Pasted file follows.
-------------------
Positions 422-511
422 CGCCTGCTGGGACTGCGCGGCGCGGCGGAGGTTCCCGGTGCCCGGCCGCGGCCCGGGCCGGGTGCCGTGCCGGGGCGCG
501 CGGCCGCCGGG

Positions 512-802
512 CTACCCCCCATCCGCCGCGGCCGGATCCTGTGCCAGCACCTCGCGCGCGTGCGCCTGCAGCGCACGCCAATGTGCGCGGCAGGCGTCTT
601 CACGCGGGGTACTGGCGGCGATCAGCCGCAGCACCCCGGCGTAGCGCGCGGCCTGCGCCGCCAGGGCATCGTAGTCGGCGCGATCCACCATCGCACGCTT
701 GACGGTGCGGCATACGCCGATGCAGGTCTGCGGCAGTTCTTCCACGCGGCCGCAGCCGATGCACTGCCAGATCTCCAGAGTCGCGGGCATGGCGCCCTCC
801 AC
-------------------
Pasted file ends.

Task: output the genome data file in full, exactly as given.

Positions 422-511
422 CGCCTGCTGGGACTGCGCGGCGCGGCGGAGGTTCCCGGTGCCCGGCCGCGGCCCGGGCCGGGTGCCGTGCCGGGGCGCG
501 CGGCCGCCGGG

Positions 512-802
512 CTACCCCCCATCCGCCGCGGCCGGATCCTGTGCCAGCACCTCGCGCGCGTGCGCCTGCAGCGCACGCCAATGTGCGCGGCAGGCGTCTT
601 CACGCGGGGTACTGGCGGCGATCAGCCGCAGCACCCCGGCGTAGCGCGCGGCCTGCGCCGCCAGGGCATCGTAGTCGGCGCGATCCACCATCGCACGCTT
701 GACGGTGCGGCATACGCCGATGCAGGTCTGCGGCAGTTCTTCCACGCGGCCGCAGCCGATGCACTGCCAGATCTCCAGAGTCGCGGGCATGGCGCCCTCC
801 AC